Ashwagandha is one of the most popular dietary supplements on the market in the US right now [1]. Maybe you’re here because you’re curious about its sudden boom in the market, or maybe your interest is specifically in ashwagandha for stress. Here is some information that may help you decide if an ashwagandha supplement is the right choice for you.

Ashwagandha is the name of a particular species within a category of plants and fungi known as adaptogens. Adaptogens are herbal pharmaceuticals that help the body adapt to different kinds of stress. Substances from their roots, stems, or leaves can offer systemic benefits to homeostasis and general human health when consumed. 

Ashwagandha, specifically, has a long history of use in Ayurvedic medicine as a “Rasayana”, or rejuvenator herb. Rasayana herbs can help rejuvenate the body and promote the health of all the tissues by eliciting a complex network of changes throughout the body [1]. One of many benefits backed by modern science, however, is ashwagandha’s ability to help the body respond to stress and anxiety.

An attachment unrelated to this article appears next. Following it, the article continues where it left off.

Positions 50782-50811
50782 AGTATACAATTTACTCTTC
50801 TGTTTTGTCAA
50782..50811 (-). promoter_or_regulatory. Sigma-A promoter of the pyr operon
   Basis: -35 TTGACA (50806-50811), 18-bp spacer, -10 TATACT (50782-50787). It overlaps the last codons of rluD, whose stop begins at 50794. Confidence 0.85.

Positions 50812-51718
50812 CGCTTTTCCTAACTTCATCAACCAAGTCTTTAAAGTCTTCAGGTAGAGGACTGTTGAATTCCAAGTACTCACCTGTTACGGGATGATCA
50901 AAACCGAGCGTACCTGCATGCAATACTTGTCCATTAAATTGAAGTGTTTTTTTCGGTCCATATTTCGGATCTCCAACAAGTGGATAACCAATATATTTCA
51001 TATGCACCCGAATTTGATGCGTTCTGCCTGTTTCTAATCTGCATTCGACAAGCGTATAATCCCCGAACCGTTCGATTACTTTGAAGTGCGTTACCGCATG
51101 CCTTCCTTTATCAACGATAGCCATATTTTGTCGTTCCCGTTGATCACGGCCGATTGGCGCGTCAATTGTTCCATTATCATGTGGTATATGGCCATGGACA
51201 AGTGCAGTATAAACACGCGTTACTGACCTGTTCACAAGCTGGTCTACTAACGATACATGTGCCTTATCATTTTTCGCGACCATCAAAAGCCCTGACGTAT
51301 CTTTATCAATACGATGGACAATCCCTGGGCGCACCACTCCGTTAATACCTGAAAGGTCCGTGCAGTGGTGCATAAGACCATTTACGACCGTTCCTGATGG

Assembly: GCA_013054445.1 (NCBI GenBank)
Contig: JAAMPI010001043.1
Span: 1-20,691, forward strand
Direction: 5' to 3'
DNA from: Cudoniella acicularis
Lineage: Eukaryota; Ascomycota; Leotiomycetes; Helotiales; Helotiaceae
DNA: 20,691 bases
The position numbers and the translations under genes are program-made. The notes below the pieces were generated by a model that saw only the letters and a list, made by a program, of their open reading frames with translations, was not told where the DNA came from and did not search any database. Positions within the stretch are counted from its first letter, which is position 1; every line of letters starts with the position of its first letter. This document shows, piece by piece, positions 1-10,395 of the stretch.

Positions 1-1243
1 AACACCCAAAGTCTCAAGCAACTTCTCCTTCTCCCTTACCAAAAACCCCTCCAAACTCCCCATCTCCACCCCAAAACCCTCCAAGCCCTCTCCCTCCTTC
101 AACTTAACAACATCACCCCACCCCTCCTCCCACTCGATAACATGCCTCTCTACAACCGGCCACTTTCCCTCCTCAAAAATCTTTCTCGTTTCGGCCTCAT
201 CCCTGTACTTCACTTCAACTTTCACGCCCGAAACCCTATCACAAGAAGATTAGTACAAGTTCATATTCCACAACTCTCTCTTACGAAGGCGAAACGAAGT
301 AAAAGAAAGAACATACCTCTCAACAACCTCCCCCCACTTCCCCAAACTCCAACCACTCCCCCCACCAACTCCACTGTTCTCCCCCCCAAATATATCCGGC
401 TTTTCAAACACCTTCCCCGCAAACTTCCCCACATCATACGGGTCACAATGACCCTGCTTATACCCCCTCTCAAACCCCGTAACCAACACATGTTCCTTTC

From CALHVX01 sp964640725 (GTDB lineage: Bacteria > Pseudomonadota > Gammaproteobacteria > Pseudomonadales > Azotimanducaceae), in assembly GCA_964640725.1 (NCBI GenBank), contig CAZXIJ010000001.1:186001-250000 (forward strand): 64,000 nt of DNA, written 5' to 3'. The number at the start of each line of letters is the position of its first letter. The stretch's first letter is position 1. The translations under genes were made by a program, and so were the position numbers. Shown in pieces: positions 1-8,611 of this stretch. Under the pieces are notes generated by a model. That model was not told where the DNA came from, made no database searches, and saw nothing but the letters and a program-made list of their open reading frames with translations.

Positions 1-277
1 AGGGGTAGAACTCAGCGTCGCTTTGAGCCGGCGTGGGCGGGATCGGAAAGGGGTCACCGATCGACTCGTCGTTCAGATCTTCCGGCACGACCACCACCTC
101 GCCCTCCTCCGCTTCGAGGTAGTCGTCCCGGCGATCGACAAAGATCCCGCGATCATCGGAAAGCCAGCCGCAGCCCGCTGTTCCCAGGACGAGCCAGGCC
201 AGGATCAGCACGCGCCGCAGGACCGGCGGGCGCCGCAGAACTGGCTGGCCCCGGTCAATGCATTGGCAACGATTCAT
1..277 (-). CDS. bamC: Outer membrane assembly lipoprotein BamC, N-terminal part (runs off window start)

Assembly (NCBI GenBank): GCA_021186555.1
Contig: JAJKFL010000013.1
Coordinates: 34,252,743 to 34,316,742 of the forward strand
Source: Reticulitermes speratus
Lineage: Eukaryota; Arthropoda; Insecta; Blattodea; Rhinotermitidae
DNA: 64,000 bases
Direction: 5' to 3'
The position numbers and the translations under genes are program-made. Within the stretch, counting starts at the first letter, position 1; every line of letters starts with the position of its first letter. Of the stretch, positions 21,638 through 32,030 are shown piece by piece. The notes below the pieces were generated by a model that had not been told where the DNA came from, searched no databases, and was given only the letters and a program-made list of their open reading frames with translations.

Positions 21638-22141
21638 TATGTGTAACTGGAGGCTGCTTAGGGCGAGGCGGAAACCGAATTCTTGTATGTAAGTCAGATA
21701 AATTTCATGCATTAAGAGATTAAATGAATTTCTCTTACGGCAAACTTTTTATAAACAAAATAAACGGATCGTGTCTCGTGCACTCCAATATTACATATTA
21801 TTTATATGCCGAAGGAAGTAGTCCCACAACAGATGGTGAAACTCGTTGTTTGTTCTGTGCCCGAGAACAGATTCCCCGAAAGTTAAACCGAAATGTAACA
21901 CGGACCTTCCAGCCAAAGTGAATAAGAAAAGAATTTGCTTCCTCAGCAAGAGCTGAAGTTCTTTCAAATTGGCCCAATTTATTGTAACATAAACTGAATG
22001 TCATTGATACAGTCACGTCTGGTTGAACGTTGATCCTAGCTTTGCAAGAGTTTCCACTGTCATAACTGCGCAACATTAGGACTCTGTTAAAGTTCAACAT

More About Ashwagandha

Ashwagandha is also known as “Indian ginseng”, “winter cherry”, or by its scientific name Withania somnifera. It’s a herbal shrub used for its medicinal properties.

Aside from its benefits to stress and anxiety, ashwagandha can support healthier glucose (sugar) and triglyceride (fats) levels in the circulation, promote focus and memory, stimulate female sexual function and male fertility, maximize the effects of exercise, balance immune response, and promote healthy inflammatory response with anti-arthritic benefits [2,3]. 

There are different forms in which you can take ashwagandha. You may see it in capsules, pills, tinctures, or drops, or as an ingredient in food and drinks. While root-only extracts have the most extensive history of research, more recent publications conclude that the leaves of the Ashwagandha plant may carry similarly beneficial properties to the root [3]. This is a boon to the industry, as harvesting the root of the plant otherwise lays waste to the portion growing above ground.